When it comes to financing your farming or ranching needs why does your ag lender ask for so much information? Balance sheets, income statements, tax returns, K-1s, and cash flow forecasts might seem a bit too much. Don't they know me and my business by now? I've done business here for years.
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There are several reasons why your ag lender might seem to have an insatiable appetite for your farm financials. Here are a few.
1. Your farming or ranching operation has grown. Oftentimes beginning operations' loans may be relatively small and information needs in relation to your loans are small as well. As your operation and credit needs grow your lender needs more financial information to support increases in loan amounts that help you expand. Good financial information tells a story about you and your business in tangible ways that can make it easier to get you the credit you need.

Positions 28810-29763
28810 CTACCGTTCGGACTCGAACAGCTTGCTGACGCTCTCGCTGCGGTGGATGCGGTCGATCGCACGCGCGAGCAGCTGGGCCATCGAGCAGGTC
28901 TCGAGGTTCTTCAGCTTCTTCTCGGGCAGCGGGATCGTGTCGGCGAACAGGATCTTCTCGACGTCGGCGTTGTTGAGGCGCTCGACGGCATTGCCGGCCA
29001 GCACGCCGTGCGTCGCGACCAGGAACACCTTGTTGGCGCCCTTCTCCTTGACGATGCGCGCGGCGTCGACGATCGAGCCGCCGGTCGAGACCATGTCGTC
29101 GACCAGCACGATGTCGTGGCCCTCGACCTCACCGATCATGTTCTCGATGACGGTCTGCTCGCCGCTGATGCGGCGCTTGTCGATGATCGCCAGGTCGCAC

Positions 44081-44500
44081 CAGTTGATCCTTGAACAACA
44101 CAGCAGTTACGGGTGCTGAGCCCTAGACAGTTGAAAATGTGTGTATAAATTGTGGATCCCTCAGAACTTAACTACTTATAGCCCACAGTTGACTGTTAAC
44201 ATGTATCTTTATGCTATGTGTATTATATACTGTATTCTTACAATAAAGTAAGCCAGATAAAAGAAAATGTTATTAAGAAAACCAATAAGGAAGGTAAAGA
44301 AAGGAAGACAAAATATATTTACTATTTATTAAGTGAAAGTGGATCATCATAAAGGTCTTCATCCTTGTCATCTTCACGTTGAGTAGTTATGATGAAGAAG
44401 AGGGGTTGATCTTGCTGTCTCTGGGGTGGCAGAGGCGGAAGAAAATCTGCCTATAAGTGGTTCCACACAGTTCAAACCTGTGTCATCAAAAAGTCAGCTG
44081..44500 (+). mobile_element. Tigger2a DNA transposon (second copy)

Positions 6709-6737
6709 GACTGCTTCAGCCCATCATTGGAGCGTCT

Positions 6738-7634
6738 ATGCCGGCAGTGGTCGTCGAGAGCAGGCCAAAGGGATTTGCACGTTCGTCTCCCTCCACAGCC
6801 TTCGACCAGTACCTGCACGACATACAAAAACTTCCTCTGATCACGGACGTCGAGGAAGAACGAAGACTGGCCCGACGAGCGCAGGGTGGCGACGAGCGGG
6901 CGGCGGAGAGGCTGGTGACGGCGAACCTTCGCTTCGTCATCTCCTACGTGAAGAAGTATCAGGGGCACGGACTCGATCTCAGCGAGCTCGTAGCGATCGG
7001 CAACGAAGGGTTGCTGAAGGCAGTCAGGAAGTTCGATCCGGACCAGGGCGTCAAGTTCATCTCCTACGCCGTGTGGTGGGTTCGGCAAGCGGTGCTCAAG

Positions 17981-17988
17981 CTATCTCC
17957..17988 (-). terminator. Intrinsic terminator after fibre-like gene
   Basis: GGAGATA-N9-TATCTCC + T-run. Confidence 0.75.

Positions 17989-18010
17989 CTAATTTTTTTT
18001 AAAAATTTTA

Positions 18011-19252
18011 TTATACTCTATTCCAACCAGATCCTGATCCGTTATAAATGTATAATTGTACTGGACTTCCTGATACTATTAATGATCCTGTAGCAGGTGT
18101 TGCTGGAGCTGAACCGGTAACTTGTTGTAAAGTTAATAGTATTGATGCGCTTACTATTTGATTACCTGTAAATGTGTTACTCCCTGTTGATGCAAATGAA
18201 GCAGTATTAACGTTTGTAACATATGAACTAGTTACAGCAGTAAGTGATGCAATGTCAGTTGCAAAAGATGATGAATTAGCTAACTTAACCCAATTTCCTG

2. You have experienced adversity. To be asked for more financial information in this situation can feel threatening when you are already feeling the stress of losses on the farm. Yet, providing your lender with detailed financial records for the current year (even though results aren't favorable), historical records from the past, and your forecasts for the future serve as the foundation for you and your lender to develop a financing strategy to help you through these times.
3. Increased regulation. It is a reality that regulators are requiring financial institutions to obtain more information to support loans. Despite the fact that your credit history is spotless and nothing has changed in your operation, increased regulatory oversight may result in your lender asking for more.
Keep in mind just as good yields on the farm demonstrates your strength as a producer, having good financial information is reflective of your strength as a farm business manager.
When more information is requested, if it isn't explained ask why. Understanding the basis for the requests will provide you with important insights and can help you build a long term relationship of trust with your ag lender.
Brought to you by Farm Financial Standards Council. The opinions of Scotty Elston are not necessarily those of Farm Futures or the Penton Farm Progress Group.